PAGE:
Three Considerations for Managing Your Business’s WiFi

Take charge of customer and employee access to your wireless network.

November/December 2016

WiFi has become a critical component of many businesses’ operations, from customer experience to employee productivity. In fact, 62% of businesses report that customers spend more time in their facility when WiFi is offered, and a recent study found a link between ability to work using mobile devices within a workplace and an increase in employee engagement.

However, there are a few considerations to weigh before you let others dive into your business’s broadband dataflow.

Be the boss of the WiFi

While you want to give customers a way to keep their mobile devices connected during their time spent doing business with you, there should be reasonable limits in place. There are systems specially designed to accommodate guests on a wireless network, while keeping them from getting access to company data and sensitive systems. Martha Behrend, senior product marketing manager for internet, wireless and evolving products with Charter Communications, says hotspots are intended for such guest access. Hotspots create a separation between companies’ business operations and the wireless access they offer to their customers, she says.

Establish limits

The more devices on the network, the slower your internet connection will be. If you find there are too many devices connecting through one WiFi connection, adding a controller—a device that directs or regulates traffic on the wireless network—can help you manage bandwidth usage and the devices that have access to your network. Without setting these limits, people can rampantly milk your broadband service to stream movies and other data-heavy content.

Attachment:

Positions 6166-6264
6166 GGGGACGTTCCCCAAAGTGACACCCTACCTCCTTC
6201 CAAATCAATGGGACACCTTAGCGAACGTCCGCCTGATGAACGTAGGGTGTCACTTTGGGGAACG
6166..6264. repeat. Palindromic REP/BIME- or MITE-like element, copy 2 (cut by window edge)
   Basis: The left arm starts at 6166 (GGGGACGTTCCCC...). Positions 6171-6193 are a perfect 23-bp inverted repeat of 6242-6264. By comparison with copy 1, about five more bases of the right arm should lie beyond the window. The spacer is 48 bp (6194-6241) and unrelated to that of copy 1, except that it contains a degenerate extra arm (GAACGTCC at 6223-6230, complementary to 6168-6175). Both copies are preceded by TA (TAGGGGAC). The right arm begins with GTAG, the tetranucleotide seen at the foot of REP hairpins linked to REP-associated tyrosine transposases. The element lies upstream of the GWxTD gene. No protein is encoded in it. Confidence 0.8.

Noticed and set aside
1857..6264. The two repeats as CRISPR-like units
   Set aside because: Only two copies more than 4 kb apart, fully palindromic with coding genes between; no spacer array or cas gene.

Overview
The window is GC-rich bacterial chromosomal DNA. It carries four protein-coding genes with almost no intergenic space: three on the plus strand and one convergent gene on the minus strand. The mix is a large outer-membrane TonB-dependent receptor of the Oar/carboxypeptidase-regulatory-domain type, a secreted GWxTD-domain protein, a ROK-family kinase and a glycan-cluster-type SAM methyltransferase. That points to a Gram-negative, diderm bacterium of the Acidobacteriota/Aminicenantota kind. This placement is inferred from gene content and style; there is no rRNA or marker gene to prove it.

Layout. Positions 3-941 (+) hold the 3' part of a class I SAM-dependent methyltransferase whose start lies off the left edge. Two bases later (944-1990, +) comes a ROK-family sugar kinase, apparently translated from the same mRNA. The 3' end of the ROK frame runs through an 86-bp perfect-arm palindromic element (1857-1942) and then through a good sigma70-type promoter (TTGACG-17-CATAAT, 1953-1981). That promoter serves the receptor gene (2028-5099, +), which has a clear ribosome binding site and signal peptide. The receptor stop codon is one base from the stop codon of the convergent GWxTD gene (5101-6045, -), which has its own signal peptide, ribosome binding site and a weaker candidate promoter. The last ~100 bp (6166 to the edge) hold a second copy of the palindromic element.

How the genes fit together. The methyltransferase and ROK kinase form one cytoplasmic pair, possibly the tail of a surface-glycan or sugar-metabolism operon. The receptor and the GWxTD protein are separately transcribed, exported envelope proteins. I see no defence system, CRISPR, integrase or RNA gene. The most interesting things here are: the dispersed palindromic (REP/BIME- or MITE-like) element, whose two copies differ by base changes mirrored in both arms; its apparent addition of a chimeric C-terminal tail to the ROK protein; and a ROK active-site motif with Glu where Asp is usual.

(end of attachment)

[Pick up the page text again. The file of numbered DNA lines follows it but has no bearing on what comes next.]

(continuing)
The key is to set reasonable usage parameters. Many routers allow you to set up a captive portal, or sign-on page, which requires your customers to agree to your Terms of Service before logging on to your internet. The terms of use could include limits on video streaming and other activities that require a lot of bandwidth. Keep in mind that too many restrictions can be frustrating for users and will ultimately create a negative customer experience, as well as impact employee productivity. If, after you’ve set reasonable limits, you find bandwidth usage is still high, you may want to consider having separate network access for employee use, customer use and your own use.

Maximize marketing opportunities

Behrend says that having a WiFi hotspot creates different types of opportunities to interact with clientele. “Businesses can add their logos and a marketing message and direct customers to their website once they’ve signed in,” she says.

Some routers and WiFi plans enable you to create a portal that requires users to sign on to access the internet in your business. This offers a unique opportunity to speak directly to customers through advertising, promotions or special offers on the page.

These WiFi sign-on portals are also a way to gather customer data. For example, you can request email addresses as part of the sign-in information and create targeted marketing lists. Or, push time-sensitive coupons to customers logged on to your network.

The bottom line is that WiFi access has become an expected amenity. By setting limits and maximizing the opportunities, WiFi can help you win customer loyalty and improve employee productivity.


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Top Takeaway

Just like on-site signage and brochures, you can leverage your customers’ on-site WiFi access to promote products, push offers or send surveys.